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Australian Current Affairs

People smugglers hit hard by Australia’s Papua New Guinea solution


Afghan asylum seeker Noor Agha (black shirt) and friends discuss the Australian policy changes in Cisarua

Afghan asylum seeker Noor Agha (black shirt) and friends discuss the Australian policy changes in Cisarua

Kevin Rudd’s Papua New Guinea solution has bit savagely in west Java, where Afghan asylum seekers have immediately begun telling people smugglers they are cancelling their planned boat trips to Christmas Island.

After the Prime Minister’s announcement, it did not take long for the news to circulate in the mountain-top resort city of Cisarua, where an estimated 5000 asylum seekers were awaiting to make boat trips.

By Saturday morning, groups of Afghan men, who are highly visible on the streets, were saying they would never accept settlement in Papua New Guinea and began instructing intermediaries working for the smugglers that they would not be going.

The Afghans generally do not pay the smugglers in advance. Because the Afghan networks have become such an established business here since 1999, the smugglers trade on their good name and their guarantees to deliver people to Australia.

Afghans – who travel cheaper by boat than people of other nationalities, usually paying around $3000 – told News Corp Australia that they would now register with the UNHCR and wait for legal resettlement because the idea of PNG seemed too shocking to them.

One man, Noor Agha, 35, an ethnic Hazara, told how he had arrived on Ashmore Reef in 2001 and had been shipped on HMAS Tobruk to Nauru. He waited there a year and a half but finally accepted a voluntary repatriation to Afghanistan after his son was born in terrible conditions in the camp.

He said his return to Afghanistan had been disastrous, with his life in constant danger.

Noor arrived back in Indonesia last month, ready to try again – and hoping he could bring his family after him.

He was awaiting word of a time to be put on a boat when Mr Rudd’s announcement changed his world.

“The decision of Kevin Rudd will stop the boats,” said Noor, who with a group of friends, also recent arrivals, said they would no longer be going.

“I am hopeful after this decision, Kevin Rudd will take refugees (registered with) UNHCR much quicker.”

Asylum seekers rely on smugglers of their own nationality. But Iranians, who have recently outstripped Afghans as the biggest group trying to get to Australia, do not have the same smuggler or information networks as the Afghans.

We spoke to a group of Iranians who had each paid $8000 to get to Australia. These men were hiding out in a villa awaiting passage, and in the company of lower-rung Iranian in the smuggler network who became irate that we were talking to his clients.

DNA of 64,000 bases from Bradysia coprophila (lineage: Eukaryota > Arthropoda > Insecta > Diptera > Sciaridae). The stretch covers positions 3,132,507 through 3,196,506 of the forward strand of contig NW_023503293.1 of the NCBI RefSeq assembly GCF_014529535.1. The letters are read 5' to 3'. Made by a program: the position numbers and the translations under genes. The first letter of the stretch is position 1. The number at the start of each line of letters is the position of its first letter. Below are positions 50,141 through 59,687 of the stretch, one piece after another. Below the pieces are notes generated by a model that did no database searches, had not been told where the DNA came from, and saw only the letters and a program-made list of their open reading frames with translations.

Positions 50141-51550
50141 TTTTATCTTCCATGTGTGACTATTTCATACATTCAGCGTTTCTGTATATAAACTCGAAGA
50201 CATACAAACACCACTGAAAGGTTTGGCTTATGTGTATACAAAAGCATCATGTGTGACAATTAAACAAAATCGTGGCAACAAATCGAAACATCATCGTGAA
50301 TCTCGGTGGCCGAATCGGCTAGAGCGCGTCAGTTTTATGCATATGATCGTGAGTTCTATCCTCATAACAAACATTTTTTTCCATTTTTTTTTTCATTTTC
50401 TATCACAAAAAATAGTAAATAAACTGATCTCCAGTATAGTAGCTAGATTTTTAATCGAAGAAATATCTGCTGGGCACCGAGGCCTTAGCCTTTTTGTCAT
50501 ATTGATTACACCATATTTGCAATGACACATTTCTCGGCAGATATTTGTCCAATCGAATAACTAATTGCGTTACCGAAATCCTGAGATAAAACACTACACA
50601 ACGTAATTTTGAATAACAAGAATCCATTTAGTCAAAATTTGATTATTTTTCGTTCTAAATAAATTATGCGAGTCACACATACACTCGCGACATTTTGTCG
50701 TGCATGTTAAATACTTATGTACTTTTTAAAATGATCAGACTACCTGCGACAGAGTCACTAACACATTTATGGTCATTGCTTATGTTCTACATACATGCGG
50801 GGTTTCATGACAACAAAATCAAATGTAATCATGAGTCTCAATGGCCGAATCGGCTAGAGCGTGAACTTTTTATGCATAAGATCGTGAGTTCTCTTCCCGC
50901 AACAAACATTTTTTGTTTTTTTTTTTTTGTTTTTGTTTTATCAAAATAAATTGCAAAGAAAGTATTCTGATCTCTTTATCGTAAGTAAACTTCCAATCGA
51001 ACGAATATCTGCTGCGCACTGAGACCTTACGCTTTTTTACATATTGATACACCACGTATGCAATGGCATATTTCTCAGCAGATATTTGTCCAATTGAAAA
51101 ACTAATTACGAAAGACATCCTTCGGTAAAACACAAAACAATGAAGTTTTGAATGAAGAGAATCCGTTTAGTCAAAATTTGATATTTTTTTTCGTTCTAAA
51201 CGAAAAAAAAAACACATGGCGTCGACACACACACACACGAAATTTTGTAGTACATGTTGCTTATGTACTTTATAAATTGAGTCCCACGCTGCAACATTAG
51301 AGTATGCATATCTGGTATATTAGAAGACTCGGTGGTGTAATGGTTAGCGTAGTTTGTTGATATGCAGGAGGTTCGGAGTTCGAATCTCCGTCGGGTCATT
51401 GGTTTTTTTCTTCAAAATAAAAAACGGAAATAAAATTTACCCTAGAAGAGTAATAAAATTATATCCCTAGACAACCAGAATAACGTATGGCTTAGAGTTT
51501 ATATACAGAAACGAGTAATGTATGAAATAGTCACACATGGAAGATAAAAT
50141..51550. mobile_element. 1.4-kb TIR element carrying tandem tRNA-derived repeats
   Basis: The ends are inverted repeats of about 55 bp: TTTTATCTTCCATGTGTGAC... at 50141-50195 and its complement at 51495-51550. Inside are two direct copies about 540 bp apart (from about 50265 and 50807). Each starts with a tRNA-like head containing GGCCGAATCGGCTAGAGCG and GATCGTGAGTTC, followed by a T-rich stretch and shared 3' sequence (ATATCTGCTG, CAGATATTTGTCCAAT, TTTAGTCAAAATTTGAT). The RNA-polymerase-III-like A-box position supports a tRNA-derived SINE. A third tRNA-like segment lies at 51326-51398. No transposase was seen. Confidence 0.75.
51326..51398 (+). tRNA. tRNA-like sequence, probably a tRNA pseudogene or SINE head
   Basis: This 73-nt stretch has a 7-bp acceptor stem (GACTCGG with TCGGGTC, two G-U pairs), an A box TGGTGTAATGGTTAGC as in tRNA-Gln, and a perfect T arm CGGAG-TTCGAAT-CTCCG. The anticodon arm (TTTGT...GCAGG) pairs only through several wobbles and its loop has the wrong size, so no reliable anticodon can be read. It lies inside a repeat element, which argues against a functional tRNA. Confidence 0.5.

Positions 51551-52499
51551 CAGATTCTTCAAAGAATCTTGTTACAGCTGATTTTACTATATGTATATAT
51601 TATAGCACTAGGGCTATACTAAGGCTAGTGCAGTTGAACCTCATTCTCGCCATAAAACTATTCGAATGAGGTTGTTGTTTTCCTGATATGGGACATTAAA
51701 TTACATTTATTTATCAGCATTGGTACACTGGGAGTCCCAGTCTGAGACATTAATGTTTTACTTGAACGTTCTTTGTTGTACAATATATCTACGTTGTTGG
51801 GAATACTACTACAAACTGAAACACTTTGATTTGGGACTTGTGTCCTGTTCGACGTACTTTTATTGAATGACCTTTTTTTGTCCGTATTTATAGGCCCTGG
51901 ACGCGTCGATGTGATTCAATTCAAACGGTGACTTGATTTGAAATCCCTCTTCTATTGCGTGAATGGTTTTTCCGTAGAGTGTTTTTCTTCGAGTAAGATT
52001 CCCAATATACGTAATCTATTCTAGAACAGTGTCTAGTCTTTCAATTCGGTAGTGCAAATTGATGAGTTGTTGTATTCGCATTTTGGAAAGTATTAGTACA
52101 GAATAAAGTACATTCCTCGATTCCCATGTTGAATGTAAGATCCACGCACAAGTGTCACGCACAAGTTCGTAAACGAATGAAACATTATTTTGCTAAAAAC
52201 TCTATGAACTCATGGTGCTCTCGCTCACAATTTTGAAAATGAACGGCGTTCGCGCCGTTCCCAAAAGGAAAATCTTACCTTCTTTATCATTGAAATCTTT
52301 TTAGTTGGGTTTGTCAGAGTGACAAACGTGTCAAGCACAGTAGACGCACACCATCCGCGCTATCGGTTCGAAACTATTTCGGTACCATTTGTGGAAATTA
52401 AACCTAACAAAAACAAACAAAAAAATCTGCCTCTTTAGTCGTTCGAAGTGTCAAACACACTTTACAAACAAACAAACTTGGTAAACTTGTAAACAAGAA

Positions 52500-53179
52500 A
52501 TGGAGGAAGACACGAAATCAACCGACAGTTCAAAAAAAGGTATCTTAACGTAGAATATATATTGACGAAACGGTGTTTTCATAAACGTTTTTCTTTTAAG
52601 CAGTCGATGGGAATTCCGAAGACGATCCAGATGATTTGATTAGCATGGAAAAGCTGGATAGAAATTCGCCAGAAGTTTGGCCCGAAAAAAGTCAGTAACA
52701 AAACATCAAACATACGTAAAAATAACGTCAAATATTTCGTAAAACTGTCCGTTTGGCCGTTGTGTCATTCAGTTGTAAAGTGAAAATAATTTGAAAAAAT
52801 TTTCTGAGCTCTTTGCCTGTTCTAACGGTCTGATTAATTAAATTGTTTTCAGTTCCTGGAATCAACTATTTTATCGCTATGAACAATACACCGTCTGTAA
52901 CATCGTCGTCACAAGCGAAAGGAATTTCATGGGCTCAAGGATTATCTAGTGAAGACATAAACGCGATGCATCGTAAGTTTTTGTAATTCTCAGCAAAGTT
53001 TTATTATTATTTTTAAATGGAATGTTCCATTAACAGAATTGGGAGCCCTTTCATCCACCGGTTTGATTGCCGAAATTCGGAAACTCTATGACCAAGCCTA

The men were confused about the news from Australia and asked us to explain what was going on.

Told of Mr Rudd’s plan – that anyone arrive by boat after Friday would not have any chance of settling in Australia, but could go to PNG if they were found to be refugees – they said they would be going to Australia anyway.

“We can’t get our money back,” said one of the Iranians. “We go anyway. We paid the money.”

The men, who had all arrived a month ago from Tehran, comforted themselves by saying that the Rudd plan was a political ruse.

Amid the disappointment, there is some hope for the people here who have registered with the UNHCR and are awaiting resettlement to a country, preferably Australia.

They are slowly coming to terms with the fact that the reason they have languished so long in this area without being resettled is because those who have gone ahead in the boats have taken their place in Australia’s resettlement program.

But some have lost hope altogether and are stuck, not knowing what to do. One family, who identified as ethnic Tajic from Afghanistan, a group rarely seen in Indonesia, have lost all appeals to be recognised by the UNHCR as refugees.

The father, Abdul Basir BaShardost, 47, paid money to the smugglers in 2011 to take his wife and five children to Australia but were ripped off.

Mr BaShardost worked for government intelligence in pre-Taliban times and says he is despised by both Taliban hardliners and the current regime. “We have no answers,” he said.

Like all families, they are unable to send their children to local schools.

For many who have registered with the UNHCR, the boats were always a last resort – but it was at least an option. Now that has changed. No one we spoke to said they would ever consider taking up a new life in PNG.

For most, it is Australia or nothing. Mr Rudd’s PNG solution appears to be having the desired outcome in the heart of the people-smuggling world.

Source: News.com.au – Rudd’s decision will stop the boats, Afghan asylum seekers declare
 

About Craig Hill

Teacher and Writer. Writing has been cited in New York Times, BBC, Fox News, Aljazeera, Philippines Star, South China Morning Post, National Interest, news.com.au, Wikipedia and others.

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